A still from Netflix’s Word of Honor, an action-packed wuxia series. Photo: Netflix
What a view
by Stephen McCarty
What a view
by Stephen McCarty

Netflix Chinese wuxia series Word of Honor is equal parts beauty, violence and heroics

  • Zhang Zhehan plays the boss of a gang of assassins, who decides to commit slow-motion suicide
  • He searches for the powerful Glazed Armour, and wanders the kingdom disguised as a beggar

Some Chinese historical fables nail it from the start: those that pull off the considerable trick of keeping the romance, martial arts, elaborate costumes, imposing sets and myth-laden fantasy in equilibrium.

Word of Honor (Netflix, series one now available) achieves all this with ease, balancing bloodshed and cherry blossom, horrors and heroics, for the duration of this latest wuxia epic. (And at 36 episodes it certainly qualifies as an epic. Season two, whenever that arrives, will burnish its legacy.)

Flying swords – and swordsmen – kick things off during an attack on a Forbidden City-style stronghold, the masked assassins’ slick moves offering the first of many examples of The Matrix-flavoured fight scenes’ fancy footwork. But rather than revel in another victory and his own death-dealing derring-do, the bad guys’ boss, Zhou Zishu (Zhang Zhehan), has an epiphany.

In the service of Prince Jin, Zhou has left a messy trail of blood, guts and broken heads, so as a penance he takes a sort of self-flagellating drastic action: slow-motion suicide. This he initiates by driving into himself the Nails of Seven Torments, bringing about a form of prolonged torture that will kill him after a few years. But – and here’s the crafty part from a scriptwriting point of view – so far, only six have been applied, hinting at last-minute redemption later on for the previously implacable slasher.

A still from Word of Honor. Photo: Netflix

Add to all this the search for the Glazed Armour – a type of key that will open a long-lost armoury, which in turn will make the troops in charge of it invincible (it’s the nuclear stockpile of the day) – and the stage is set for a fanciful blockbuster in a series of striking settings. And who cares if the Ghost Valley and Mirror Lake Manor are merely CGI inventions?

But wait! There’s more. Zhou, plagued by his conscience, adopts a disguise (of Mission: Impossible standard) and begins wandering the kingdom like a beggar, fooling everyone until his martial-arts skills become too obvious to ignore. At this point he is given the glad eye by the white-robed Wen Kexing (Gong Jun), which marks the beginning of a bromance often conducted in soft focus, contrasting with the fury of the fight scenes.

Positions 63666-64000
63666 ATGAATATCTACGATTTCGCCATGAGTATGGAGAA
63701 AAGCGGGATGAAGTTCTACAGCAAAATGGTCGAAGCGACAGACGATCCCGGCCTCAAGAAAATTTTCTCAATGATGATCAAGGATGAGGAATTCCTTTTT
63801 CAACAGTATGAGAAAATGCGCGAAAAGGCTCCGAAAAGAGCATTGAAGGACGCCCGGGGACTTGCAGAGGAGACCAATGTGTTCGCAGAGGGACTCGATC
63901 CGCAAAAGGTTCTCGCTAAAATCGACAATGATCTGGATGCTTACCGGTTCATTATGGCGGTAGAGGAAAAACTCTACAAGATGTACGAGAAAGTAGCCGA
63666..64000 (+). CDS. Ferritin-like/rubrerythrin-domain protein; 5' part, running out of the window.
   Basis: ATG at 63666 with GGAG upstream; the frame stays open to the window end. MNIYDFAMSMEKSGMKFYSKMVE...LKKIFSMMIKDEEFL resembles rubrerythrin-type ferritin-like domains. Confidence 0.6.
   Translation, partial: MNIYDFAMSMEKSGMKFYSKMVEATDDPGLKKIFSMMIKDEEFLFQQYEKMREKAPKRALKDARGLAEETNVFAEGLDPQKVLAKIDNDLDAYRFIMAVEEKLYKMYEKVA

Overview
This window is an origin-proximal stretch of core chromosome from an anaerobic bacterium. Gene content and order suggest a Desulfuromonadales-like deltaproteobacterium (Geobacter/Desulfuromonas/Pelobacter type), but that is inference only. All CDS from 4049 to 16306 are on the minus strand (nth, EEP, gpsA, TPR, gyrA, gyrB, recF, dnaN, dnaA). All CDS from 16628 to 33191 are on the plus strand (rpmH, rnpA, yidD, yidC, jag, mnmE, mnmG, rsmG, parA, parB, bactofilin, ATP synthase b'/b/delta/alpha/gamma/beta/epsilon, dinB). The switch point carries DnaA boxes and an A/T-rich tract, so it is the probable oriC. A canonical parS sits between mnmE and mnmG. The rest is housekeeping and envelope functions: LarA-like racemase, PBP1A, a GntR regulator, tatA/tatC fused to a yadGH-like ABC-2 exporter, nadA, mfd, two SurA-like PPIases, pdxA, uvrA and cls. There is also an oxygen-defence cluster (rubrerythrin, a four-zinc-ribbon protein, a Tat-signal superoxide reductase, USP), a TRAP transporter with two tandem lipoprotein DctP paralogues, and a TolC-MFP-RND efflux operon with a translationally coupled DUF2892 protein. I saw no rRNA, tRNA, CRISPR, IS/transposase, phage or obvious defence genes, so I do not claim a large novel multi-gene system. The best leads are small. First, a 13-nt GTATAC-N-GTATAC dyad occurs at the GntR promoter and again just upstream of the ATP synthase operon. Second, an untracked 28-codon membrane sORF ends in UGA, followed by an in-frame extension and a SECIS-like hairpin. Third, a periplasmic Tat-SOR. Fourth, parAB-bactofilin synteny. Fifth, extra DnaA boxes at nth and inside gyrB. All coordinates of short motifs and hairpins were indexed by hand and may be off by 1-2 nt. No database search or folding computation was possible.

Based on the novel Tian Ya Ke, by Priest, Word of Honor was put together with limited resources, yet looks and feels like a big-budget production. The cast and crew, one might say, have nailed it.

Joseph DeAngelo, the Golden State Killer, a mass murderer and serial rapist who terrorised California in the 1970s and ’80s in court in a still from I’ll Be Gone In the Dark Special Episode: Photo: HBO

Killer instincts

HBO true-crime documentary I’ll Be Gone in the Dark, released last year, was based on the exemplary life’s work, inspired by an unallayed obsession, of Michelle McNamara. It was her book of the same name that resulted in the identification of the so-called Golden State Killer, a serial killer and rapist who terrorised California in the 1970s and ’80s.


Sadly, by the time Joseph DeAngelo was caught and subsequently convicted, McNamara had died, fatally burdened, it seems, by the weight of the story she fought hard to reveal. But now, in recognition of her efforts – and probably the success of the original documentary – comes a tagged-on special episode, subtitled Show Us Your Face (available from Tuesday on HBO and HBO Max). This addendum revisits the cold case that set McNamara on her career path in the first place: the murder of a female jogger, in 1984, in McNamara’s own Illinois neighbourhood.

Michelle McNamara, author of‘ I’ll Be Gone in the Dark. Photo: HBO

It’s a sort of prequel to McNamara’s finest posthumous hour; and although leads remain sketchy, coverage of DeAngelo’s having to face his surviving victims before being sentenced lends the unrelated, 1984 case continued impetus. Which is no more than McNamara’s perseverance deserves.